Exclusive data from the Smithers Pira report The Future of Functional and Industrial Print to 2022 examines nine key segments:
- Décor and laminates
- Electronics (including displays and photovoltaics)
- Aerospace and automotive
- 3D Printing
- Inkjet printed textiles.
- Promotional and miscellaneous items
Globally these have a combined value of $76.9 billion in 2017 and have more than doubled in the past years, up from $37.2 billion in 2012. All will continue to grow strongly across the next five years with a mean year-on-year increase of 8.4% generating attractive market opportunities for a variety of specialist analogue print systems and inkjet especially.
All printing processes see real growth across the period covered in the report; even pad printing, which sees the lowest growth rates – moves from $2.3 billion in 2012 nearly doubling to $4.6 billion in 2022 –driving to global market value to $114.8 billion in 2022.
In 2012 decorative printing of décor and laminates was the biggest Functional and industrial end-use, responsible for a third of the total value, but this falls as electronics, digital textiles and 3D printing all grow much faster across the period. By 2022 décor will account for 17% of the market while electronic printing grows to over 41.5%.
In the five years to 2022, inkjet textile print and 3D print will be the fastest-growing market segments, closely followed by electronics.
Inkjet textiles is an attractive market because growth is in progress and is set to continue at a much higher rate than the mature conventionally printed textile market, which will remain substantially larger in area terms, but have a lower unit value.
As fashion trends and ecommerce trade become ever more rapid, the adoption of digital textile printing supports this ‘fast fashion’ trend due to the quicker responses it enables. Digital printing allows the garment supply chain to be shortened and made more flexible with printing taking a large part of the value and being done close to the buyer.
For a fashion business, multiple local reprints of popular items means stock-outs can be avoided by and the higher manufacturing cost is not a barrier as there is much less uncertainty over a future sale, with some garment only being printed once an online order is received.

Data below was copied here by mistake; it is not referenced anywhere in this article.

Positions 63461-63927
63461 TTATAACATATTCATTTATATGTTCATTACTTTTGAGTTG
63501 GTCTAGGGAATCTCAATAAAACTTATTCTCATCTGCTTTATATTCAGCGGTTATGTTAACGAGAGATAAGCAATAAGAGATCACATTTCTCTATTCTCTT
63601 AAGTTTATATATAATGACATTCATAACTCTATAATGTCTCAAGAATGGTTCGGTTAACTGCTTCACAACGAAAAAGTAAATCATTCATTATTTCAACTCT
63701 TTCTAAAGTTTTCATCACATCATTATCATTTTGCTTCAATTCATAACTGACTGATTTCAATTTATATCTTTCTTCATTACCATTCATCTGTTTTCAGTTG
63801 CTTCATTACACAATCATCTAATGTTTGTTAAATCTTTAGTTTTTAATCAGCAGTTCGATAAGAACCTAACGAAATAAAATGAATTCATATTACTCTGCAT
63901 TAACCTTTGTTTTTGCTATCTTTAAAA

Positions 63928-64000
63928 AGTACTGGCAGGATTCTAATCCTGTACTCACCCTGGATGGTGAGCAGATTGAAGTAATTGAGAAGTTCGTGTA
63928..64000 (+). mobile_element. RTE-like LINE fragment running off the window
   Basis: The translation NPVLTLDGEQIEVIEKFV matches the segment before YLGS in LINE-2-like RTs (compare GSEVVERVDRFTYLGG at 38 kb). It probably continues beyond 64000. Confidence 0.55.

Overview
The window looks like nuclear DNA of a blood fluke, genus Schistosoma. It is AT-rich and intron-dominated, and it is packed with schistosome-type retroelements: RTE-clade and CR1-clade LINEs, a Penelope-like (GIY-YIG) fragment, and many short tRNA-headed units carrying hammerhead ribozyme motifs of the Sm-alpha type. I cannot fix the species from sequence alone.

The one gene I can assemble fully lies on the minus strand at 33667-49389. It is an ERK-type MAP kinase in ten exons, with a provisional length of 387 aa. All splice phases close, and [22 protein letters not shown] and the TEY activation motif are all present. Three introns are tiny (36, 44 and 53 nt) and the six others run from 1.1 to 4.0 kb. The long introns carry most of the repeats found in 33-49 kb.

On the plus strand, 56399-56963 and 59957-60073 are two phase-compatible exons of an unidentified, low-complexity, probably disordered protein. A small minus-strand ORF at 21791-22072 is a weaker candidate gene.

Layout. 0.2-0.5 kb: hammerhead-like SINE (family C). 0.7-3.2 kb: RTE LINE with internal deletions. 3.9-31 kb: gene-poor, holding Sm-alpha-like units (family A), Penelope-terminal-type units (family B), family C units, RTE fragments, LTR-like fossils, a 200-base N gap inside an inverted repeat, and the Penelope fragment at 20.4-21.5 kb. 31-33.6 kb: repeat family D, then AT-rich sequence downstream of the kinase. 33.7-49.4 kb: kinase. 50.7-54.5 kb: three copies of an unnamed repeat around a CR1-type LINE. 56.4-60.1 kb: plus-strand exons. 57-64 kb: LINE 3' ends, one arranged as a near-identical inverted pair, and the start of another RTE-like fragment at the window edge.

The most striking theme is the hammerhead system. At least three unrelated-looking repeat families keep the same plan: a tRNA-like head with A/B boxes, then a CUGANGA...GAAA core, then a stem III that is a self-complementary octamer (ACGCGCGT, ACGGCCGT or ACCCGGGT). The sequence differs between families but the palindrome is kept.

In addition to a thriving home hobbyist market for desk-top 3D printers, the aviation, aerospace and military sectors; automotive and ground transportation segments; and in medical/dental services have led the adoption of 3D print into industrial and commercial applications. These inkjet printing techniques are rapidly evolving toward broad acceptance and integration into the global manufacturing environment.
A major restraint on 3D print is the range of material available to print high-value components with exacting performance requirements. While commodity thermoplastics – especially in filament form – will predominate across 2017-2022; this will be supplemented by rapid growth in the range of metals and of engineering thermoplastics and high-performance polymers – such as the fluoropolymers – available to 3D printing operators.
The printing of electronics is an emerging technology that opens up a host of design opportunities and will lead to the creation of a range of future electronic applications in many sectors. Asia already accounts for 52% of this global market by value, largely due to its role as a hub for electronics manufacturing generally and especially for those high-end components – like large-area OLED displays and touchscreens – that employ print technology.
Uses are broadening into displays and lighting, and there are major developments with printing processes a part of proprietary manufacturing at LG Displays and Samsung in South Korea, and their Chinese competitors. It is being explored in photovoltaics, with major research and development work to boost the efficiency of solar power generation through new materials and cell constructions.
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